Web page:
More than 2.6 million people are forecast to be unemployed by the middle of this year – more than double pre-pandemic levels.
Sources said officials casted around last summer for a refit of the bill to reflect the impact of Covid on the jobs market, but there had been little progress since towards launching it.
In a sign of its unready state, they said key consultations for reforms in the bill – such as a new single enforcement body for employment rights – had yet to be responded to by the government.
While the urgency of tackling Covid had delayed other areas of policy, Taylor said more could have been done and suggested the Tories were increasingly split on how to proceed.
“I suspect they are caught in the horns of a dilemma, in that they have deregulatory instincts you would expect of a Conservative government. And you have a business community very unhappy about Brexit, so they don’t want to be seen to be doing anything that might look like they are putting further burdens on business,” he said.
“We are seeing a government that doesn’t want to abandon its commitment to good work, but also doesn’t want to upset the deregulatory wing of its own party and parts of British business.”
Andy McDonald, the shadow employment rights secretary, said the bill needed bringing forward. “Weak employment rights and almost non-existent enforcement has contributed to unsafe working and economic insecurity that has left the UK with the highest Covid death rate in the world and the worst economic crisis of any major economy,” he said.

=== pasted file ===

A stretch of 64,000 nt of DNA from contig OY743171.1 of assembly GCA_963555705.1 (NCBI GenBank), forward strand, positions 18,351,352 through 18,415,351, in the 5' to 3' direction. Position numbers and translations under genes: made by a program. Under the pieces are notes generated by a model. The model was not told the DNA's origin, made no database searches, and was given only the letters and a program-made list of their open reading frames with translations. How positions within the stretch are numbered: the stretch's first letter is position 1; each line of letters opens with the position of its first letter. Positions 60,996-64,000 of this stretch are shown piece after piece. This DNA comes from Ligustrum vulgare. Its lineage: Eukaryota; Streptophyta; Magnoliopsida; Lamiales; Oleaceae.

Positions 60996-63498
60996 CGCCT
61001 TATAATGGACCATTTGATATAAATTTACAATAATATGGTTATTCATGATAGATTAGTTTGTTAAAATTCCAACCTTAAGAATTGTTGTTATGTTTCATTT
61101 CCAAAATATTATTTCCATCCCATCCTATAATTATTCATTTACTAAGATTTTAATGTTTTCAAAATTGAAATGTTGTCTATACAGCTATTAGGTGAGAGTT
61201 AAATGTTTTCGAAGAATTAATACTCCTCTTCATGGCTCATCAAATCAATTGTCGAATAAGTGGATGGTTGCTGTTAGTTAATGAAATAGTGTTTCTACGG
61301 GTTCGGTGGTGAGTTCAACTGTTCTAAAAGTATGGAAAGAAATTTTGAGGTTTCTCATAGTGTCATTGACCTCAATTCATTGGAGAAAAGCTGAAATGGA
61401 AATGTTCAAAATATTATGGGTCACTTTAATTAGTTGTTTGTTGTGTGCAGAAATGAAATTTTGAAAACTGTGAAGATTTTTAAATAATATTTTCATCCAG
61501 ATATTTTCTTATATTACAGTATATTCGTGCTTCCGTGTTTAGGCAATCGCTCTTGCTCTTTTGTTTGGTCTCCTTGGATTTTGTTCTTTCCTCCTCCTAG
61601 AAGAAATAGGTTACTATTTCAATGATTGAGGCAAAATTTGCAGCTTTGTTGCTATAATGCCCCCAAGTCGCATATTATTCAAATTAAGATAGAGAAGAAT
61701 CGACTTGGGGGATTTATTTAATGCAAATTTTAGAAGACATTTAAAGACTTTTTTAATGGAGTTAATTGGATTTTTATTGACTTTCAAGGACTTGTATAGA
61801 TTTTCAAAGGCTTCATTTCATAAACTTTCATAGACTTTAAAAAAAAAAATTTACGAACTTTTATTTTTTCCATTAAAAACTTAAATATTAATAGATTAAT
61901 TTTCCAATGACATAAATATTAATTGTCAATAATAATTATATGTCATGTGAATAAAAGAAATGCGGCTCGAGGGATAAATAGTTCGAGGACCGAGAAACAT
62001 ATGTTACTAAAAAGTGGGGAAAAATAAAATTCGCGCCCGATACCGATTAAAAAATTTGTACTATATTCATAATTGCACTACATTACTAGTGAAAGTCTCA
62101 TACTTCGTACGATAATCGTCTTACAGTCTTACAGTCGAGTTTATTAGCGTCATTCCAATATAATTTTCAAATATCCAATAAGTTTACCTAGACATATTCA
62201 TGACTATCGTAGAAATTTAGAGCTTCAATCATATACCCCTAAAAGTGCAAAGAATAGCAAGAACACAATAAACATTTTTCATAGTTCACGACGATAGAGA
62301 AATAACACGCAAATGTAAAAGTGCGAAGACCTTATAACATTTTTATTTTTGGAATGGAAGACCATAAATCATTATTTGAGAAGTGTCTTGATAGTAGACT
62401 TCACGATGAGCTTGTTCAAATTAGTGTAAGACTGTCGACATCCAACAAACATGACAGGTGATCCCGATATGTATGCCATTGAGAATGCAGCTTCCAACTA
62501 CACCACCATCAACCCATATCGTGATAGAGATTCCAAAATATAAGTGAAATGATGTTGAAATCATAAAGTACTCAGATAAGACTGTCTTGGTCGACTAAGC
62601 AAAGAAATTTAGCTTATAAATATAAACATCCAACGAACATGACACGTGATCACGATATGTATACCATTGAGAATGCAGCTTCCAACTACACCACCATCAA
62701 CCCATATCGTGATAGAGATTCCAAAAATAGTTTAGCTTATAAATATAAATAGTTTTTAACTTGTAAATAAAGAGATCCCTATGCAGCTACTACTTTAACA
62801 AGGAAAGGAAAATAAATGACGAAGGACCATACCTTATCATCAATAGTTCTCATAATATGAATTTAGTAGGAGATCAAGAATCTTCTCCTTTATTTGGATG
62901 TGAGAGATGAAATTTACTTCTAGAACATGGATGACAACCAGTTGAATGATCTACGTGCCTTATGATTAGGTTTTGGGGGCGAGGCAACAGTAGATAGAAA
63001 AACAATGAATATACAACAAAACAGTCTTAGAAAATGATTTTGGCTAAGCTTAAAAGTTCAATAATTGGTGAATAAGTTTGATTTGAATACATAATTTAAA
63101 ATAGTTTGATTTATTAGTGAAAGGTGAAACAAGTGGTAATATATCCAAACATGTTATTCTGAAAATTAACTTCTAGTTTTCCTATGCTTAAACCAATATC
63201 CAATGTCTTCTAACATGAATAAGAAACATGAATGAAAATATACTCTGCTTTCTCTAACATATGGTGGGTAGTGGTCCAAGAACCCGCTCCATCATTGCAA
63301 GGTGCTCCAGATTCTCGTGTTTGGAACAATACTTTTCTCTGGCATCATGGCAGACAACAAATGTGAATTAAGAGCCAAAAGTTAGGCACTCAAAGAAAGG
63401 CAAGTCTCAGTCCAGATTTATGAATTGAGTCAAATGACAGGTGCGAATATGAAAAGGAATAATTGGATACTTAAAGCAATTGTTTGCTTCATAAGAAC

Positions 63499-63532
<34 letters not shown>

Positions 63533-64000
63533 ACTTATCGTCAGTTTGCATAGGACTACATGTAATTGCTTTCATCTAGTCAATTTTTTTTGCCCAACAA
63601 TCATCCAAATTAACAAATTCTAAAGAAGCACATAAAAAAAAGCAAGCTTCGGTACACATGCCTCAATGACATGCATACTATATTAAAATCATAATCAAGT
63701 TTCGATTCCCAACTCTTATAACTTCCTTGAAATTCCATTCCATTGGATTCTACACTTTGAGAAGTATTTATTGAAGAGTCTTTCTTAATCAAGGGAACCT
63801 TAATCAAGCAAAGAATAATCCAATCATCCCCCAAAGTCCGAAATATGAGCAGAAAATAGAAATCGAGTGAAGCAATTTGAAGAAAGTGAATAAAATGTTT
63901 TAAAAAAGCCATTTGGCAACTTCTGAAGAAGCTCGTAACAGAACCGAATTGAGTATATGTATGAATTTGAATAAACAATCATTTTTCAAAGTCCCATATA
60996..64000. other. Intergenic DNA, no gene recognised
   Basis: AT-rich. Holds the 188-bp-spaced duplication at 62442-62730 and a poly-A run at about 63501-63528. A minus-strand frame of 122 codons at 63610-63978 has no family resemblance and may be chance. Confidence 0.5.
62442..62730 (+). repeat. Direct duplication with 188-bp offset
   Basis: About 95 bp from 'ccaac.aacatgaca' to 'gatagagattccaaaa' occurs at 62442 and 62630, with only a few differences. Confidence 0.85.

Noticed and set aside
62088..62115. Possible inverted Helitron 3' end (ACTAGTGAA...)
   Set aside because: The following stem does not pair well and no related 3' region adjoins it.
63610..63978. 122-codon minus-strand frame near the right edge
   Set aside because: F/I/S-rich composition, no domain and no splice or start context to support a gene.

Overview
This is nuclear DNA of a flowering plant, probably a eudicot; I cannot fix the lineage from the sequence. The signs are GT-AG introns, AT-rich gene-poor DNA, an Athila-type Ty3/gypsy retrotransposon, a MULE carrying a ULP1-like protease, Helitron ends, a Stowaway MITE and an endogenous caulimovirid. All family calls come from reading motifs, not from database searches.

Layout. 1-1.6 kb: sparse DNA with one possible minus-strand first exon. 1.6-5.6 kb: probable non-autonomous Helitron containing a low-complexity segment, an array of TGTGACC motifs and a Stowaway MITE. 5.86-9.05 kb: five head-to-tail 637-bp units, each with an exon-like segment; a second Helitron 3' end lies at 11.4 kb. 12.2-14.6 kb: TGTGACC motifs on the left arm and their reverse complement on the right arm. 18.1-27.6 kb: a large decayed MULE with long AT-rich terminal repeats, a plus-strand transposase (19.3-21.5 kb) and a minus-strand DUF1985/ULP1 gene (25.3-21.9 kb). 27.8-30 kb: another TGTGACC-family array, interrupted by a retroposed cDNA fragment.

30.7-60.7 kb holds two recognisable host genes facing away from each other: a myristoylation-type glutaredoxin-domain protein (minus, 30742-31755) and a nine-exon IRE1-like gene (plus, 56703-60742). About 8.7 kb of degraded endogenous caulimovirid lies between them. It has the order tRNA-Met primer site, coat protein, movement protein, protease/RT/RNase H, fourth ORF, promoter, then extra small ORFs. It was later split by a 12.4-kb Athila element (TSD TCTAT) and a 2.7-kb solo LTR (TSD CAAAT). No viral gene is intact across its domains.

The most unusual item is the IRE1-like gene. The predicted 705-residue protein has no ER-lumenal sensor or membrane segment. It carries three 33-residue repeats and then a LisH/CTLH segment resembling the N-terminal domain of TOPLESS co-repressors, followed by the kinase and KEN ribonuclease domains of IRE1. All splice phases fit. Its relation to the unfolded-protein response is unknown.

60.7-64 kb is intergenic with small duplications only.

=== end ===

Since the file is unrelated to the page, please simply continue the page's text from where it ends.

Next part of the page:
Tim Sharp, senior policy officer for employment rights at the TUC, said: “It’s really disappointing we haven’t seen it yet. It seems to give a sense of where workplace rights issues sit in the set of priorities.”
Last month it emerged the government was reviewing options to change workers’ rights after Brexit amid concerns over border disruption for companies and a push by ministers to demonstrate benefits from leaving the EU.
However, the new business secretary, Kwasi Kwarteng, then stage a rapid U-turn late last month, saying the work was “no longer happening within the Department for Business, Energy and Industrial Strategy”.
He added: “I made it very very clear to officials in the department that we’re not interested in watering down workers’ rights.”
Opposition voices are, however, concerned that a review being led by the former Tory leader Ian Duncan Smith into post-Brexit opportunities could be used to recommend watering down employment standards, in a process that is due to report back to the prime minister in April.
Charities said rising unemployment caused by the Covid crisis raised the risk of unscrupulous employers abusing the law. Past recessions have also contributed to growth in low-paid and precarious work that has trapped workers in poverty.
Dave Innes, the head of economics at the Joseph Rowntree Foundation, said ministers delivering on the Queen’s speech promised the government could build a more secure future for workers hit hardest by the Covid recession.
“Only a recovery with a strong focus on good jobs, as opposed to any jobs, will help families who have been pulled into poverty during this crisis, as well as addressing the existing flaws in the labour market which have kept people trapped,” he said.
— to www.theguardian.com